As Escambia County nears the end of its RESTORE journey, local officials have decided to “tweak” the process that will help determine how best to use about $70 million of oil spill restoration funds heading to the area.
For the past three years, the volunteer Escambia County RESTORE Act Advisory Committee has worked to help guide commissioners as they await the funds stemming from Clean Water Act penalties related to the 2010 Deepwater Horizon oil spill in the Gulf of Mexico. Working with the community, the committee now has a pool of potential projects vying for the funds. After a bit more vetting, the list of 124 projects is on track to be handed over to the commissioners soon.
But there’s a problem: the top end of the pool is apparently environmentally heavy.
During a Jan. 11 joint workshop between the advisory committee, commissioners and a hired consultant, Bentina Terry, who chairs the advisory committee, explained that the scoring system used to evaluate projects tended to favor environmental projects, sending economic development related projects farther down the list — “it will not give you what you’re looking for” — and said county commissioners would need to be explicit in their instructions going forward in order to achieve their desired results.
“Quite honestly,” Terry said, “that’s the only way you’re going to see economic development projects — ask for them.”
Currently, environmental projects, primarily water quality restoration projects, top the committee’s list. They tend to be pricey, with projects such as one aiming to restore water quality in Bayou Chico in line to eat up a third of the funds the county will see over the 17-year federal dole out.
The joint workshop was scheduled in order to discuss “goals,” after Commissioner Grover Robinson raised concerns that the local RESTORE process may have veered off the rails. The commissioner contended that the county was on the verge of dolling out dollars for projects without an overriding vision guiding their decisions.
The advisory committee was not oblivious to such concerns. Vice Chair Alan McMillan said now might be the “appropriate time to recalibrate” and asked if the committee was “still on the right track.” Terry described the process as “a little frustrating” and requested further direction.
“We don’t necessarily think that we’re going to be giving the county commission what you need to make a decision,” she said.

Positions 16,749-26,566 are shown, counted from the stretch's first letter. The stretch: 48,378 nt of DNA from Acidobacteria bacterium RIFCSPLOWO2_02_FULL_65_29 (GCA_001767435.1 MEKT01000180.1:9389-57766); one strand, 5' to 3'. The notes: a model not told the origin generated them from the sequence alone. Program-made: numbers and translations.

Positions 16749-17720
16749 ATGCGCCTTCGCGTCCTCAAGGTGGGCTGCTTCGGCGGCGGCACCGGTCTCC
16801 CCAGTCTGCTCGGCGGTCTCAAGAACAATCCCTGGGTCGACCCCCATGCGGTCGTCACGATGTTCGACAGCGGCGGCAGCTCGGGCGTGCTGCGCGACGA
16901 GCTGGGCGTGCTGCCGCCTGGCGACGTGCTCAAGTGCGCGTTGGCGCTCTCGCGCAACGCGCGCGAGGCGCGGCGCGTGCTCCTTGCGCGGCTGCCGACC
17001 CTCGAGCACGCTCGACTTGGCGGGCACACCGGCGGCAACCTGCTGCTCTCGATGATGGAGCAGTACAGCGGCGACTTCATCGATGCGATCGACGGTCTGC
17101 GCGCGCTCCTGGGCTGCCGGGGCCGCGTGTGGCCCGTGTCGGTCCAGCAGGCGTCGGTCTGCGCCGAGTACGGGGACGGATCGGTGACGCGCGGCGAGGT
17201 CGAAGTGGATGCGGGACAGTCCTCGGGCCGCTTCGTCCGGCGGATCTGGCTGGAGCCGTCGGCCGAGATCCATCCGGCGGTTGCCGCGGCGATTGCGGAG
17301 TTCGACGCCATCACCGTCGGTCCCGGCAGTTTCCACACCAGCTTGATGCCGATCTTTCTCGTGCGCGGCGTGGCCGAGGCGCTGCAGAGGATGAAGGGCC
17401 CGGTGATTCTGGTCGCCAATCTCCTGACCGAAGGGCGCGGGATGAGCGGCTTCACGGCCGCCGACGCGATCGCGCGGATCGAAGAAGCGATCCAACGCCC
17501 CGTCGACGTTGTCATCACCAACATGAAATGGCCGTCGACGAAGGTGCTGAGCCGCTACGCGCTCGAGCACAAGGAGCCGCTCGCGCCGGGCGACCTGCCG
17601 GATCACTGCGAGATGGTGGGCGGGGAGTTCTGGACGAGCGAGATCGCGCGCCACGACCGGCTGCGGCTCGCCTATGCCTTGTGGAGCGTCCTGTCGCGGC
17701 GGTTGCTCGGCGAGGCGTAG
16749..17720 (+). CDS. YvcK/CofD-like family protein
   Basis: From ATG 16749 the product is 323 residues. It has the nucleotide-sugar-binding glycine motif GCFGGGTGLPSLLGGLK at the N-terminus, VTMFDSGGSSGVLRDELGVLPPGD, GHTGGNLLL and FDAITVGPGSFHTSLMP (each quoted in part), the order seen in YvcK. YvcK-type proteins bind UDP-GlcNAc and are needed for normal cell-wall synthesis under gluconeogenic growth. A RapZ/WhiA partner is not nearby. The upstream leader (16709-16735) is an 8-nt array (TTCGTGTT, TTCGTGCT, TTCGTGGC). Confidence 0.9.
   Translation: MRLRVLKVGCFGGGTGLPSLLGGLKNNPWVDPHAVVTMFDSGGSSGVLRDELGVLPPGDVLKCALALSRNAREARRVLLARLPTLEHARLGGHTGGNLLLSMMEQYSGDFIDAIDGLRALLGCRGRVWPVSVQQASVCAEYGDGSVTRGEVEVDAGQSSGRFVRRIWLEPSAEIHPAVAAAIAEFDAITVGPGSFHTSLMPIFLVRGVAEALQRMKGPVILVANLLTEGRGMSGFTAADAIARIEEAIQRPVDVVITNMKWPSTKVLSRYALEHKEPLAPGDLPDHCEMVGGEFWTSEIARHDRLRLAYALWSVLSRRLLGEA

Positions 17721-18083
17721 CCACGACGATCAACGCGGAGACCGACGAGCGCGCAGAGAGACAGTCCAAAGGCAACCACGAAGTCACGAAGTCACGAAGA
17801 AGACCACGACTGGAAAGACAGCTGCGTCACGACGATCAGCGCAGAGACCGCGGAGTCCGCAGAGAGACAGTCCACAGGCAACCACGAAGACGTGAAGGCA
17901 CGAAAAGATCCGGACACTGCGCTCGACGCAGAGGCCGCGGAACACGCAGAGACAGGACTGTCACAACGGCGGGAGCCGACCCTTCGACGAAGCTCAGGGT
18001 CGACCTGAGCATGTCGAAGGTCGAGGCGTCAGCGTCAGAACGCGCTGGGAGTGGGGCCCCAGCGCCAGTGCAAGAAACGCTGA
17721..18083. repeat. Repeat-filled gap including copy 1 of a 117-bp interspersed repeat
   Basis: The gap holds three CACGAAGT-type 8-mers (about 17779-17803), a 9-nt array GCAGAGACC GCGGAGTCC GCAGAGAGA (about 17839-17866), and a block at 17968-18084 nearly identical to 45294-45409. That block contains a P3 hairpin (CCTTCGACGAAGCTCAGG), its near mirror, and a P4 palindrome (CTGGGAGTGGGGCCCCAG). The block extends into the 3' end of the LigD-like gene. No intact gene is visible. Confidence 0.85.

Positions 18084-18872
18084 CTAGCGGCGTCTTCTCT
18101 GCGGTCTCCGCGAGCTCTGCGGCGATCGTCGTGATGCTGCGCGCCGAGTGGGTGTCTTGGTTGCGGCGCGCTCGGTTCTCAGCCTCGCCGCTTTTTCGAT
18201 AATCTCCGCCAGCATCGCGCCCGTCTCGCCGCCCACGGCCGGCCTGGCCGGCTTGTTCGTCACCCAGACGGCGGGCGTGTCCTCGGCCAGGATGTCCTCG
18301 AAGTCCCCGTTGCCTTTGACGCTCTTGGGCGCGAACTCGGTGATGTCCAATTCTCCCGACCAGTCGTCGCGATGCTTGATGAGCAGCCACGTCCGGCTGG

Commissioners agreed that they needed to offer more guidance.
“You must feel like you’re trying to get a touchdown and you’re walking on a treadmill,” said Commissioner Doug Underhill.
Bryon Griffith, with the consulting firm Dewberry, told commissioners and committee members that their current pool of projects amounted to “a lot of solutions painted against a lot of problems.” He urged them to establish “crosshairs” in order to “exercise that next level of judgement.”
“So, the exercise in front of you is, with a limited number of bullets, where do you shoot?” Griffith reiterated nearly four hours into the workshop.
It was fairly obvious where commissioners wanted to shoot.
“I’m going to have a heavy lean toward things that have an economic development component,” said Commissioner Steven Barry.
“Economic development and job development have got to be number one,” said Commissioner Wilson Robertson.
Commissioners also noted that the dollar amount the county expected to see from RESTORE funds had significantly decreased over the three year process. While officials originally envisioned a $200 million windfall coming to the county level, they now face an annual amount of less than $5 million.
“It’s going to be tough to do the long-range impact kind of projects we thought we were going to do,” said Robertson.
Advisory committee member Greg Beck chalked RESTORE’s annual contribution up to “a rounding error in y’all’s budget.” And committee member Tammy Bohannon noted that some ambitious environmental projects might not be financially sustainable, conceding that the county may need to look less at “game changer” projects and more at the “boutique” variety.
But Bohannon also cautioned against walking away from the committee’s three-year process — and the relationship and trust it has cultivated with the community — and going “straight to economic development.”
“I’m sure they’re freaking out — ‘Oh, great, we’ve spent three years on this process and now they’re about to do a 180 and go a different direction,’” Bohannon said.
Christian Wagley, designated as the committee’s environmental representative, also expressed concerns. He wondered if a redirection might conflict with the public input the county has received throughout the process.
“When we talk about goals, I think it’s important to remember, goals were very much set throughout this process and they were set by the community,” Wagley said.
On Jan. 19, the RESTORE advisory committee will meet to hear verbal pitches from the remaining projects in the top half of the pool, but members will be listening with a different frame of mind. Commissioners have instructed them to separate projects into categories — environmental, economic development and tourism — and let it be known which pools they’ll likely wade deeper into when making their final selections.
Commissioner Underhill, who plans to outline his vision for local RESTORE funds in a position paper, summed up the perspective being handed down from on high fairly neatly. He described Escambia County as “a beautiful place with a deferred maintenance issue,” explaining that in addition to having an array of environmental woes, the county has also neglected to tend to economic issues such as workforce development.
“There’s nothing worse for the environment than poverty,” Underhill said.